Chopping hoardings, lifting spirits
When all else fails, bring on the heavy artillery. It did not quite come to sending out the troops, but the keenness of the Assam Cricket Association to get some sort of play under way was only too evident when they had a helicopter brought in to dry the wet areas in the outfield. At a cost of 90,000 rupees an hour (US$2000 approx), it was not a cheap drying option one that brought light relief to everyone at the ground. The sleek metal bird swooped low, made a pass round the outfield and then hovered low, only a few feet above the pitch.
Bereft of the markings you would see on an airforce or navy chopper, this private copter had the fans roaring in delight. Even if does not do enough to actually get play under way, it will go far in lifting the spirits of the huge crowd that had come to the Nehru Stadium in Guwahati despite chances of play appearing bleak all morning.
Not everyone will be chuffed by the work the pilot did, though, as the low swoops along the boundary destroyed the advertising hoardings lining the ropes. It was ironic, some would say poetic justice even, that in this day and age, where every passing week is punctuated by an announcement from the Board of Control for Cricket in India about the latest scheme to rake in an extra million dollars or two, that attempts to get a game of cricket going resulted in advertising hoardings being destroyed.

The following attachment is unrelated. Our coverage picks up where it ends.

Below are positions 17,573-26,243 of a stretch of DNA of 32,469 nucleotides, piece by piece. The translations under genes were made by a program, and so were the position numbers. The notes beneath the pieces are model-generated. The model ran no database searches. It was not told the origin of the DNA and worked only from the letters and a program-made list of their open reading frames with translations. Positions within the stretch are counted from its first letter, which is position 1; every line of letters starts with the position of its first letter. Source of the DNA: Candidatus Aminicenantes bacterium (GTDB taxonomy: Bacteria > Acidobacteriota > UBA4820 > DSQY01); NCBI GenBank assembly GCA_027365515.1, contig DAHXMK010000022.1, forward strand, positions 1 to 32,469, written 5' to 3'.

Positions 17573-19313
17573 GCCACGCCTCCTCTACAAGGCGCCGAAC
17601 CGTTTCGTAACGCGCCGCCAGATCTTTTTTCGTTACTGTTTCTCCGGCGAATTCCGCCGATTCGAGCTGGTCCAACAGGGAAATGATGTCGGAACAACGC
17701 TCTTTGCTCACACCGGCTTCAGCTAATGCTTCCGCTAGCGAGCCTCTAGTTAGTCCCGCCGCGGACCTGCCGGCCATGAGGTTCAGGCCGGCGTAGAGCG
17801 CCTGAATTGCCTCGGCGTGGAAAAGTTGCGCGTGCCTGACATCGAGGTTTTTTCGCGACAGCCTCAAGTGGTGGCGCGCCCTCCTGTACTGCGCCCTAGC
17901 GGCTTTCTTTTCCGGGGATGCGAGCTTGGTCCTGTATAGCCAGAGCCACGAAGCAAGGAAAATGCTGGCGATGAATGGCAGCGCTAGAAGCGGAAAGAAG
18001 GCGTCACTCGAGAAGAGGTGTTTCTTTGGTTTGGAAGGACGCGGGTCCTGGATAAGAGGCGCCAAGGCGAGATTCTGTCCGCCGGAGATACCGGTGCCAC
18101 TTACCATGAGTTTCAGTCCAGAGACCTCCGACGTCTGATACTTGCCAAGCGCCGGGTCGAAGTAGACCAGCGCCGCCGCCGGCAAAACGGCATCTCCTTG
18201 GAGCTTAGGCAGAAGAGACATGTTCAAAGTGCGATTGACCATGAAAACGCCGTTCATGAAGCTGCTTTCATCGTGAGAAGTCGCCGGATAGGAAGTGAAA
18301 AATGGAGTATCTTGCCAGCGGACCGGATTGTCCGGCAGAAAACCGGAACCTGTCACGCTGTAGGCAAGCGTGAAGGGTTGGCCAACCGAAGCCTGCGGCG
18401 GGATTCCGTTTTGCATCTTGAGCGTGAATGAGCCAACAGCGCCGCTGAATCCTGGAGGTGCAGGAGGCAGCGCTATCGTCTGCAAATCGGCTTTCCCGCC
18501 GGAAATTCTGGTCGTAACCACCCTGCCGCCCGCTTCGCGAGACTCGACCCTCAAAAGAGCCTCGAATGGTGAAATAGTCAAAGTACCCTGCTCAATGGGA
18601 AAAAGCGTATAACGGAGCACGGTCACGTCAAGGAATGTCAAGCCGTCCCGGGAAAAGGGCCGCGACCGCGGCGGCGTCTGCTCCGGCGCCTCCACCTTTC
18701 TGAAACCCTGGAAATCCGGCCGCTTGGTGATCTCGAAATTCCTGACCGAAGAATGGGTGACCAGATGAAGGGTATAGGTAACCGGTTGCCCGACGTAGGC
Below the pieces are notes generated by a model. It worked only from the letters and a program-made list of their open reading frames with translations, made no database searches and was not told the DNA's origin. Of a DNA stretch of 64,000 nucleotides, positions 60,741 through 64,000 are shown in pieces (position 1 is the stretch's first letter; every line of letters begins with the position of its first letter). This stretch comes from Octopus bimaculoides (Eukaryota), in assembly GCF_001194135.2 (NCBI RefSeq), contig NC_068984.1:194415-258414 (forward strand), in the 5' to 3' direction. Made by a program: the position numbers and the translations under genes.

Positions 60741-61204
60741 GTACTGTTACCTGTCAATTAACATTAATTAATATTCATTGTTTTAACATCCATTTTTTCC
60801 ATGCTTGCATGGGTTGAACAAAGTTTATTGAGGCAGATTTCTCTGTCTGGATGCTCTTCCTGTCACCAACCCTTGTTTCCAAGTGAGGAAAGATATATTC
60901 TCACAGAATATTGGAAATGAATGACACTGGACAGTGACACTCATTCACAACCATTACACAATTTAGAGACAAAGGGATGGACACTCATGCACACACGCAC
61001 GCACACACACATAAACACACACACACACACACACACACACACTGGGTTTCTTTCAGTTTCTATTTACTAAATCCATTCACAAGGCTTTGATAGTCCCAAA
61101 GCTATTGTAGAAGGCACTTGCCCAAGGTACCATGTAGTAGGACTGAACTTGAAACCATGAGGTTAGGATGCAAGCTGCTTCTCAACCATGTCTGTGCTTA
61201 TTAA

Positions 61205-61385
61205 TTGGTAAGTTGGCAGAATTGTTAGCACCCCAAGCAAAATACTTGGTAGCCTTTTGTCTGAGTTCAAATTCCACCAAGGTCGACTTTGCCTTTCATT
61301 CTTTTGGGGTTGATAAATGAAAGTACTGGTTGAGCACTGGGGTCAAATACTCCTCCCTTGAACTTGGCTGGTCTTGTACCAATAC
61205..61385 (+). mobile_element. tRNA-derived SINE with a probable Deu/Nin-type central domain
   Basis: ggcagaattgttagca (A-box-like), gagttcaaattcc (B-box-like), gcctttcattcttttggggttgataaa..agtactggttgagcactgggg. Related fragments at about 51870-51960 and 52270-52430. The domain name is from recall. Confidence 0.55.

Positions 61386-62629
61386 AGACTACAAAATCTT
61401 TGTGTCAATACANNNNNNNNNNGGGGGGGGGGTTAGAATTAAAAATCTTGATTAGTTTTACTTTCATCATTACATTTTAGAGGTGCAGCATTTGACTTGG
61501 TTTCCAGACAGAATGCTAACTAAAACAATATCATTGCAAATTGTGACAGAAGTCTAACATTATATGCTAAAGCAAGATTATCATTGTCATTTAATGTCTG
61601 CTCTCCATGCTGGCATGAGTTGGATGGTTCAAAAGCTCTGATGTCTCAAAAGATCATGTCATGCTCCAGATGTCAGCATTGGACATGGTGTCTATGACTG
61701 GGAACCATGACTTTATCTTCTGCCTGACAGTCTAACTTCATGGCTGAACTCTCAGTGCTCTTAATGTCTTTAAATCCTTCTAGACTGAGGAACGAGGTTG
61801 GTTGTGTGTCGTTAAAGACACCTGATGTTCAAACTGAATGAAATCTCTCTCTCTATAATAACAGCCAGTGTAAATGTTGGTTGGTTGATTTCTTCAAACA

And it was a scene of carnage on the boundary. As photographers and groundstaff clutched onto their caps and shirts for dear life umbrellas were turned inside out and the hoardings blasted away by the powerful air current the rotor blades of the chopper generated.
Soon after the helicopter began working, out bounded Mahendra Singh Dhoni, with Irfan Pathan in tow. In no time the two got on board the helicopter and got right in on the act, waving to fans all along. Dhoni's penchant for speed, and all things transportational is well documented now. Apart from the gut-busting 600 cc motorbike he rides when home, he has taken every opportunity to take the Man of the Match for a ride on the sponsor's motorbike. There was some small concern that he might ask to have a go at the controls of the helicopter, but fortunately, even being the swashbuckler that he is, Dhoni refrained.
In about 45 minutes the helicopter had done all it could, and after setting Dhoni and Pathan down, flew off amid cheers. Sadly, though, the copter had not really done enough to dry out the playing area. On the surface it had made a huge difference, but this ground has taken a proper soaking, and the soil composition in these parts - a high percentage of clay - made it conducive to absorbing and retaining moisture. Under the surface it's still quite wet, and only the sun beating down hard will make play possible. The latest the umpires can wait till is 1.45pm, and even then, only a 20-overs-per-side thrash will be possible.
Anand Vasu is assistant editor of Cricinfo